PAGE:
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‘Developed Countries Plan To Continue Using Carbon Space of Developing Countries’

‘Developed Countries Plan To Continue Using Carbon Space of Developing Countries’

Diego Pacheco. Photo: IISD/ENB Kiara Worth

This year’s Conference of the Parties (COP) to the UN Framework Convention on Climate Change – a.k.a. the flagship UN climate talks – is all about implementation and achieving bold action. In these negotiations, the world’s economically developing countries are aiming to get serious commitments on finance from the economically developed ones.

Land Conflict Watch researcher Radhika Chatterjee spoke to Diego Pacheco about what he thinks developing countries might get out of COP27. Pacheco is the spokesperson for the Like-Minded Developing Countries (LMDC) and the lead negotiator for Bolivia at COP27, underway in Egypt.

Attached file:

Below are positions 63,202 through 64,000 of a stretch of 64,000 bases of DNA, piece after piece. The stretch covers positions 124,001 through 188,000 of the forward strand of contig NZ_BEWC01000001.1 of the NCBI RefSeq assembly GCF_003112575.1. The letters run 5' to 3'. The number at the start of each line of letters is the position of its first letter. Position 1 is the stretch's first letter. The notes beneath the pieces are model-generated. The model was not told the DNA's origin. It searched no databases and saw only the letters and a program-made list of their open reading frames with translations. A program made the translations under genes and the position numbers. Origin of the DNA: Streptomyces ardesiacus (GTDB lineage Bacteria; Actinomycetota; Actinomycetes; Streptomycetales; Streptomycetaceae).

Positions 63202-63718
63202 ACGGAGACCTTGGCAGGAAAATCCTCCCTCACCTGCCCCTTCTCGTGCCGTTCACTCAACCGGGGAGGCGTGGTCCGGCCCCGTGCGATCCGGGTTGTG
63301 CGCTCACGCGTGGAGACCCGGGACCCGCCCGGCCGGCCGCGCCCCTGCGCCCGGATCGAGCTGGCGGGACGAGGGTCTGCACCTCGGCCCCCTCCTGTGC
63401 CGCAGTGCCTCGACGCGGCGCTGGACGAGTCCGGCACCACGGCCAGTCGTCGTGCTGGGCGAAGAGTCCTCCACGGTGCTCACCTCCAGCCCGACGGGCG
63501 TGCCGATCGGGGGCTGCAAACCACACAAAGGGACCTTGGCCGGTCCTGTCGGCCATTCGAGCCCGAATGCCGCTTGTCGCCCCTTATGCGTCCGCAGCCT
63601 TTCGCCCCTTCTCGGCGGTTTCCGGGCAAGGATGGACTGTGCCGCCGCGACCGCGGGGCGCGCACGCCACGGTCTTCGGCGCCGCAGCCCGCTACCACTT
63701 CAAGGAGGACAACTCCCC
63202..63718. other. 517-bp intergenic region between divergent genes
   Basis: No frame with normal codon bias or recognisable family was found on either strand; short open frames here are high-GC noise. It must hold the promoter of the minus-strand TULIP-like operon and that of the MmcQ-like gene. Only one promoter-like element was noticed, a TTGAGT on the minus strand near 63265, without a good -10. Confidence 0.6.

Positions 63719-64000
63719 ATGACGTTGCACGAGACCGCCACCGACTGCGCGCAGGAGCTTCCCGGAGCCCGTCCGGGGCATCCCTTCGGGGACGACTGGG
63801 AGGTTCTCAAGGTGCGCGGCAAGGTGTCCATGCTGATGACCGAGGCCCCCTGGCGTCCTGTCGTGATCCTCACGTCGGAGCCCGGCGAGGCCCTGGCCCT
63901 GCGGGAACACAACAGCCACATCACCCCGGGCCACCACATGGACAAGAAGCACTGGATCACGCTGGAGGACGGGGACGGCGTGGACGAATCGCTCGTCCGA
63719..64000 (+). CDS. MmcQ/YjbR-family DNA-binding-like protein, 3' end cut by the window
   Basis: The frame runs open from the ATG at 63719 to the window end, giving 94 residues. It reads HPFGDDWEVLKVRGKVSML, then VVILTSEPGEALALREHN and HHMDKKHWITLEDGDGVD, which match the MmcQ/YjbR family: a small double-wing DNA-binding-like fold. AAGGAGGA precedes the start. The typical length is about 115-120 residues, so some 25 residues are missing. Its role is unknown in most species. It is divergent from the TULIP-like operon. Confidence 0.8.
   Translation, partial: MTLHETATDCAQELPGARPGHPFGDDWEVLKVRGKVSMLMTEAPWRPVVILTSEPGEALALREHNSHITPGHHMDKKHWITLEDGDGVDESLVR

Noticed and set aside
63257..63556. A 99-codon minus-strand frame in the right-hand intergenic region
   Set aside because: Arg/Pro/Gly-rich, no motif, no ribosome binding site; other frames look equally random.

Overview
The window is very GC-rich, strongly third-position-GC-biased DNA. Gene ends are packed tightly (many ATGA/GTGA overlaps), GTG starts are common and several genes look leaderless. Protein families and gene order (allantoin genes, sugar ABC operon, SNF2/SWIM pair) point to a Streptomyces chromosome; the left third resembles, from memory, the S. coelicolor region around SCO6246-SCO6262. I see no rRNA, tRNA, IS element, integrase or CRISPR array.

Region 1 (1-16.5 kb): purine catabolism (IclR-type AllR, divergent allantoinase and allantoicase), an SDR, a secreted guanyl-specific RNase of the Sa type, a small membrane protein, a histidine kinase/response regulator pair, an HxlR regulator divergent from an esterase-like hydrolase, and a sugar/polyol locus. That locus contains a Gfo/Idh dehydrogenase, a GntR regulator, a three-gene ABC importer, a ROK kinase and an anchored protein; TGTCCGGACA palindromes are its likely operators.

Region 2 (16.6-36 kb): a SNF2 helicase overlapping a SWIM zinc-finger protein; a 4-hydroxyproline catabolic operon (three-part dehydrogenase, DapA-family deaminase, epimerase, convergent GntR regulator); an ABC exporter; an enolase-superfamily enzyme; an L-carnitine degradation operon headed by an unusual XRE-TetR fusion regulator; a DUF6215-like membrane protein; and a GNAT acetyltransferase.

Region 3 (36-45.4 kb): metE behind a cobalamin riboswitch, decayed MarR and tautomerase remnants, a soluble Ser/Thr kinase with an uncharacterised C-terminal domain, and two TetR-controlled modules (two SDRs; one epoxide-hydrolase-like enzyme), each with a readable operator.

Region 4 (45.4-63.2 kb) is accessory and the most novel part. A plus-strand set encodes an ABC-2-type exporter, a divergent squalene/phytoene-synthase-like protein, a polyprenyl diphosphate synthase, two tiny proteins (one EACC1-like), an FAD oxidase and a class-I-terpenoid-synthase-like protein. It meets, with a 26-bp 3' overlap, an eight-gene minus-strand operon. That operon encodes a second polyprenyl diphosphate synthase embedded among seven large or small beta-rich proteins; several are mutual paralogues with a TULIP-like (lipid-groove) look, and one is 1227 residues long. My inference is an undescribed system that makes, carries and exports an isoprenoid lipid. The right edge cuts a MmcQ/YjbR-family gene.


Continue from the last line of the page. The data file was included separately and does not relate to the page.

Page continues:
LMDC is a negotiating bloc of more than 25 developing countries negotiating climate-related agreements together. This bloc includes India, Pakistan, China and Egypt. Together, the LMDC countries account for more than 50% of the world’s population and frequently play a leading role in climate action pacts.

Pacheco in particular has been a vocal critic of the ‘global north’ in these negotiations, has called the pact signed in COP26, in Glasgow, a “colonial pact”, and has excoriated developed countries for evading their responsibilities.

The following is an edited excerpt of his interview with Chatterjee. The questions are in bold and editor’s notes are within square brackets.

What are the key issues that the LMDC is going to prioritise in COP27?

The key issues of this COP are mitigation, implementation, finance, loss and damage, and adaptation.

I’ll begin with mitigation and implementation. We’re going to have a tough discussion. There is pressure by some countries to have an approach to enhance mitigation ambition [i.e. reducing emissions] in developing countries. Our position on this is that the [LMDC] cannot agree to rewrite the Paris Agreement and start a new discussion on procedures for pressuring developing countries to enhance mitigation action, outside the Paris Agreement.